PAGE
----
ATTACK AT HOSPITAL WITH MEDICAL WORKERS STABBED: INJURED WORKERS IN THE NEWS # 40

Headlines reported that Encino Hospital Workers were attacked a stabbed by an Attacker.  These workers were reportedly in critical condition.  Dailymail.com

This article will discuss the immediate concern on this matter.

What Is the Major Concern with This Incident? 

Given the facts and the assumption that the same knife was used in the attack each victim, it is likely that the workers may have been exposed to each others blood.   Thus, a long term issue is the concern with respect to this injury is whether the workers were exposed to a  Blood Borne Illness.  Blood Borne Illnesses include Malaria, Syphilis, and Brucellosis, and Hepatitis B (HBV), Hepatitis C (HCV) and the Human Immunodeficiency Virus (HIV).  As such, treatment and monitoring for these illnesses would be part of the work injury protocol.  Thus, besides treating the Injured Workers  wounds and likely psychological injuries, an additional Internal Medicine Program will be included to provide prophylaxis treatment as well as testing and monitoring for blood borne pathogens.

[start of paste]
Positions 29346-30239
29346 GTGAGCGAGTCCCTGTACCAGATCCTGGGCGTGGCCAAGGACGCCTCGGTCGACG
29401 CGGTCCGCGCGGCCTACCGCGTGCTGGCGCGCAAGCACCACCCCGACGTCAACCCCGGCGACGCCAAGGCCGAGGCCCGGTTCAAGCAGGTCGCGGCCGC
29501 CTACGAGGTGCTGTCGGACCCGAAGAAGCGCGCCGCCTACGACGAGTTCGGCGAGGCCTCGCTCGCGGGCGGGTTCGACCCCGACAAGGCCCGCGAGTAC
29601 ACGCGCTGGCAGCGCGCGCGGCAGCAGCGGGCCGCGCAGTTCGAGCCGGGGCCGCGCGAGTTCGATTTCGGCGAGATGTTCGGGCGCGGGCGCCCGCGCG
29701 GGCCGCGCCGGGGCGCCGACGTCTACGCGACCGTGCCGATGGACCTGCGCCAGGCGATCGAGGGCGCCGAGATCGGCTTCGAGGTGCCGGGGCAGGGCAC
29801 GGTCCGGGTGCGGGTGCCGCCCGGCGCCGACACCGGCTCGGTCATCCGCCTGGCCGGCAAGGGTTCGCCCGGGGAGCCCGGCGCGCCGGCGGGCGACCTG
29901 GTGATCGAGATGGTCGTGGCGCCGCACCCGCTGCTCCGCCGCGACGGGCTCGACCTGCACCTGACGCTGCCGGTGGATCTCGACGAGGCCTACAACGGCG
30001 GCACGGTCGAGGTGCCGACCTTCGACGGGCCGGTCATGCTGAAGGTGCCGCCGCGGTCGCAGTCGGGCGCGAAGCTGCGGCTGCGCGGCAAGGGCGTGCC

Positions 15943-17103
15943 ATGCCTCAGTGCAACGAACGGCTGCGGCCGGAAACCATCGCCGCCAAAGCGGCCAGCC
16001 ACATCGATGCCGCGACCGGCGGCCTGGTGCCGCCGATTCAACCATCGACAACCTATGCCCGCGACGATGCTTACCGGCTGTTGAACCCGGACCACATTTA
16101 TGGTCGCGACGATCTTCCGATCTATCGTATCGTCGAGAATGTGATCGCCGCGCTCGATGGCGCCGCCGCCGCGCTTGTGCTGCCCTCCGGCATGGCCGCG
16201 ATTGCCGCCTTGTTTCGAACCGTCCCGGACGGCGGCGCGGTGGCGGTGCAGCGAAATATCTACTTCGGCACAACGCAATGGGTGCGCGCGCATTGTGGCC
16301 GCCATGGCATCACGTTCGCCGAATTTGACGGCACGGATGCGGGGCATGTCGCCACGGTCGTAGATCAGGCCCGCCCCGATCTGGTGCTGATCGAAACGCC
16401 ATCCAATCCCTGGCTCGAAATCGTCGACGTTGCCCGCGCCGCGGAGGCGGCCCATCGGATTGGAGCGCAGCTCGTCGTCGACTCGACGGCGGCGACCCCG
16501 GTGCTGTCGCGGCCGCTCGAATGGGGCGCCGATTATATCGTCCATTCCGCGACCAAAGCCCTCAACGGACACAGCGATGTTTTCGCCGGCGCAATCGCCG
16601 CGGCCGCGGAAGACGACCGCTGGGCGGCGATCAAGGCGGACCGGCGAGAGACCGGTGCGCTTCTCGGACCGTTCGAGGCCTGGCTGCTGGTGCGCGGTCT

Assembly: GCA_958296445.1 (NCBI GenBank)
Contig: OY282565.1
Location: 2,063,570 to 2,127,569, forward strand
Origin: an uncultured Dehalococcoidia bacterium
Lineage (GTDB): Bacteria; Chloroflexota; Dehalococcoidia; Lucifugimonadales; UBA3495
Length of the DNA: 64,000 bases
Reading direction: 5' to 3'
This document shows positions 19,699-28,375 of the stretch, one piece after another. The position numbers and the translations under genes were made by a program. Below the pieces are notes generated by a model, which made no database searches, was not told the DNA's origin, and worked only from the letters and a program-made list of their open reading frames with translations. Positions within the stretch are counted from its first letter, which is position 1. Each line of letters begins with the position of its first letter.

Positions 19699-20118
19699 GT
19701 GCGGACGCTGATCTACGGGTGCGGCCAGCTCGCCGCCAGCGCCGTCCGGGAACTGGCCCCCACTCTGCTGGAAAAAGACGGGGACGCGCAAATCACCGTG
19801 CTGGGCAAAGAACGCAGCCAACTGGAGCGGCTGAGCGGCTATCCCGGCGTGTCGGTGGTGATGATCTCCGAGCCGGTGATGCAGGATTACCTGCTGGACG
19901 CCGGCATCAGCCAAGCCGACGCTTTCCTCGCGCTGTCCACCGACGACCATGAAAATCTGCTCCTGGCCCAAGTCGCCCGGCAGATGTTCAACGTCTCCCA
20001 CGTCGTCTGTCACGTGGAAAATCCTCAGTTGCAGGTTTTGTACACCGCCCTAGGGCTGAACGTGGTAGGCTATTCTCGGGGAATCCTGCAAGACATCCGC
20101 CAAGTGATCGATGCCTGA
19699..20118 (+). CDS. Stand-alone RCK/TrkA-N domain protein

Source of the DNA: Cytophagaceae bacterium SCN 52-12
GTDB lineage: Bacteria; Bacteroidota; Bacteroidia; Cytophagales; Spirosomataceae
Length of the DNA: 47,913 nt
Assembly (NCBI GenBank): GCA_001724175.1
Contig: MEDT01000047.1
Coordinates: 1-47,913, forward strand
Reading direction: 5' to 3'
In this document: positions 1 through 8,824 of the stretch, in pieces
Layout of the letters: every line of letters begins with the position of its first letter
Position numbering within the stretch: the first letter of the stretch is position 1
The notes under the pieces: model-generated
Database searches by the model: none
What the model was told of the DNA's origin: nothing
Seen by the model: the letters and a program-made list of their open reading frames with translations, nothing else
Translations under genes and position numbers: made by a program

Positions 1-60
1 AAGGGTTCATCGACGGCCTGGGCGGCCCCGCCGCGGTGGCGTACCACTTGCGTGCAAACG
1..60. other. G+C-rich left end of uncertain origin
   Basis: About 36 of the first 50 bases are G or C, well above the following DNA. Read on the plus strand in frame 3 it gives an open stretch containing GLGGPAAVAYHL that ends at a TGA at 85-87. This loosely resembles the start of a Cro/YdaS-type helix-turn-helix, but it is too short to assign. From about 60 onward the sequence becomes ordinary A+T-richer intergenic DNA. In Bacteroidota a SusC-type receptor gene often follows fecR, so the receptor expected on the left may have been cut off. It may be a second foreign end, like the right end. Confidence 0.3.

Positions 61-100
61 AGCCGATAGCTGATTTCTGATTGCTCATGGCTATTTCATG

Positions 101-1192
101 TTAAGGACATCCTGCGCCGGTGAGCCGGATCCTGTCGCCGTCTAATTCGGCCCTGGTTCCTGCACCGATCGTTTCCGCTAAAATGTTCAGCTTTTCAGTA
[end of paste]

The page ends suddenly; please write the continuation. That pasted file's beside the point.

What If I Need Advice?

If you would like a free consultation regarding workers’ compensation, please contact the Law Offices of Edward J. Singer, a Professional Law Corporation. We have been helping people in Central and Southern California deal with their workers’ compensation cases for 27 years. Contact us today for more information.

IWITN #38: Was A United Airlines Worker Brawl With A Passenger A Work-related Injury?

A viral video shows a United Airlines Luggage Check-In Worker engaged in a fist fight with a customer.  The video shows the UA Worker punching the customer.  The video then shows the customer beating up the worker.  Dailymail.com

For the purpose of this post, we will take the video as the totality of the interaction. Thus, we will analyze whether the UA Worker can claim a work injury for the blows that he sustained. Again, the facts, for this hypothetical, are that the UA Worker came up to the customer and struck the customer.  The customer, in turn, then struck the UA Worker.